Ian, in your school experience, how would a high school principal today handle deal with this?
Shain: I think a lot of high school principals today would stand up for their kids and most institutions wouldn’t stand for this sort of discrimination.
Many of the scenes you’re in are quite emotional. Here’s one where you ask your mom if she remembers when she told you as a child that you could be anything you wanted to be when you grew up:
Aaron: “But I can’t just be whatever I want to be. I wanted to be straight, so help me God I did. I used to pray every night for God to make me straight. When he didn’t, I used to plan out ways to kill myself. Because if I couldn’t be straight, then I didn’t think God wanted me to live at all. Then I realized God wasn’t asking me to be straight. I was. You were. The kids at school, the teachers, the principal.”
Ian, what kind of emotions does playing this role stir up for you?
Shaine: As a kid, and in theater, I think a lot of the times we feel marginalized in different ways, just for being out of the mainstream and not playing sports like everybody else. So a lot of the time I felt that similar way of not being able to just be like everybody else and be part of the group that goes and hangs out with each other after school, because I go to rehearsal and do my own thing.
Clark: And I remember from my youth being referred to as the theater fag, as were all of the boys that were associated with the performing arts at that time.
Ian, does that feel dated? Would that happen today?
Shain: When I was in fifth grade I used to be made fun of all the time for doing theater instead of wanting to play soccer at recess.
Have either of you encountered any resistance to or even disapproval of the Boston Children’s Theatre for taking on this subject?
Clark: We initially encountered some resistance from the board, who just expressed some concerns as to what age this was aimed at.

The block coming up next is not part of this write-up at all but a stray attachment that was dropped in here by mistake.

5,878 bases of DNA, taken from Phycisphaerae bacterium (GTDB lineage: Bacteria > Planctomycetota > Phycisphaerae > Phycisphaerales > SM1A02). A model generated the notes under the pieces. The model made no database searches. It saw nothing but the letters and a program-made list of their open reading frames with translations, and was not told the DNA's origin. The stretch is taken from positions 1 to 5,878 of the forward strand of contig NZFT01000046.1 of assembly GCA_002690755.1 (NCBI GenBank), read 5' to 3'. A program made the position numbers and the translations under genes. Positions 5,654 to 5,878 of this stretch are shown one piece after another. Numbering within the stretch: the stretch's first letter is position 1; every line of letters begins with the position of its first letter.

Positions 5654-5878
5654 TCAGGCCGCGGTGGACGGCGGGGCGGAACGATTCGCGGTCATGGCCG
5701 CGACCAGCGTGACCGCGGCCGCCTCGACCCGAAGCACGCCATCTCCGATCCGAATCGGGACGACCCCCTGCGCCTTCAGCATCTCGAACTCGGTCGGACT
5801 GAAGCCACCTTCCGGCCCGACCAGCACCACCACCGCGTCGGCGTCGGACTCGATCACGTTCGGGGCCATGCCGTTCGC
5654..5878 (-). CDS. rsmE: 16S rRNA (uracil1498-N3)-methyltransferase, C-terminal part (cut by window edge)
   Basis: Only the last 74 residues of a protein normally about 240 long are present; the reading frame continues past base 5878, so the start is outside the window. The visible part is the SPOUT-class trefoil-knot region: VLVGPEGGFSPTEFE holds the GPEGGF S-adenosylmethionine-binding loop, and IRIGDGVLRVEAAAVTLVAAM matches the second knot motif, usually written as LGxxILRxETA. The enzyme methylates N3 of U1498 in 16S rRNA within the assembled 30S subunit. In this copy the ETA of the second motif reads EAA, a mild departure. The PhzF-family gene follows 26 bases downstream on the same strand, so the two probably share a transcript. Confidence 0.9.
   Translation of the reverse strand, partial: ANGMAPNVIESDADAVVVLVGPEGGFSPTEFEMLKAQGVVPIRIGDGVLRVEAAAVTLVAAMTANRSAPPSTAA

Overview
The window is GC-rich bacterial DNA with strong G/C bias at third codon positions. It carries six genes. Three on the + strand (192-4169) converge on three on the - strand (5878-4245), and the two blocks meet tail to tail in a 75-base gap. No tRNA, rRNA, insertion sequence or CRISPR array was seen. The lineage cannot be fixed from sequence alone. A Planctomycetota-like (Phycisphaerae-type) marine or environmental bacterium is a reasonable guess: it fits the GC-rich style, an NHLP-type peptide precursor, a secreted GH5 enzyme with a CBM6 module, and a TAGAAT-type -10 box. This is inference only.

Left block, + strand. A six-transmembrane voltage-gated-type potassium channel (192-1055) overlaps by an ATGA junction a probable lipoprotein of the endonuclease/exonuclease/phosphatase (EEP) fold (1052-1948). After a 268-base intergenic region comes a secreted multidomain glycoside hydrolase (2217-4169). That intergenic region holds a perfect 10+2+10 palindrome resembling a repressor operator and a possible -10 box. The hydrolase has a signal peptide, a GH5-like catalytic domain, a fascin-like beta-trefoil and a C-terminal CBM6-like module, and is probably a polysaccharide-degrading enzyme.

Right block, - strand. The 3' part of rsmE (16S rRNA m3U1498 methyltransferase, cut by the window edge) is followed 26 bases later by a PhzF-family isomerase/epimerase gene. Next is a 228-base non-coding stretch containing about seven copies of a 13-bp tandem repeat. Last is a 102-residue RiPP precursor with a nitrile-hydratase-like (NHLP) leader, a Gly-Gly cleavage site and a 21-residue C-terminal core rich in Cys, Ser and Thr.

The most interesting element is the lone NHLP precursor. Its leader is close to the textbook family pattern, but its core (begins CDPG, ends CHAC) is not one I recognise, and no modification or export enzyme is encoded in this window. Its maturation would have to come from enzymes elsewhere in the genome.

And what is it aimed at — is it more kids or adults?
Clark: It’s 14 to 18 — that’s the target student audience that we’re going for, although we’ve had a number of eighth grades that have actually booked, because I think it’s something that’s even more prevalent in developing in the seventh and eighth grades than it is maybe even in high school.
In fact, as a sign of how times have changed, I understand that one young actress in the play has gotten her Catholic high school to plan a school outing to this performance. Is that right?
Shain: Yes, that’s correct.
Clark: That’s quite a triumph, and she was very persistent. I was enormously proud of her. We also have had what I refer to as active passivity. Everyone, of course, knows that it’s uncool these days to be anti-gay or to say these sorts of things, so that while we’re getting pats on the head for doing the production, we’re also seeing a lot of schools that refuse to book.
Ian, does that surprise you?
Shain: I think it does. It means a lot if you talk about it, sure, and you support it verbally But it means so much more if you bring your kids and let them see the show and have them understand it for themselves rather than just back it as an institution.
Clark: If I can also add, I think that one of the things that really inspires me about Aaron is not just the fact that he fought back, but the way that he fought back. He didn’t fight back with his fists. He didn’t retaliate — you know, this horrible incident recently in Ohio where this child opened fire on this group of fellow students. He, rather, did it, I think, extraordinarily elegantly. He used the First Amendment of the United States Constitution to prove his point.
And a federal judge ruled in his favor and an appeals court held it up.
Clark: Indeed it did.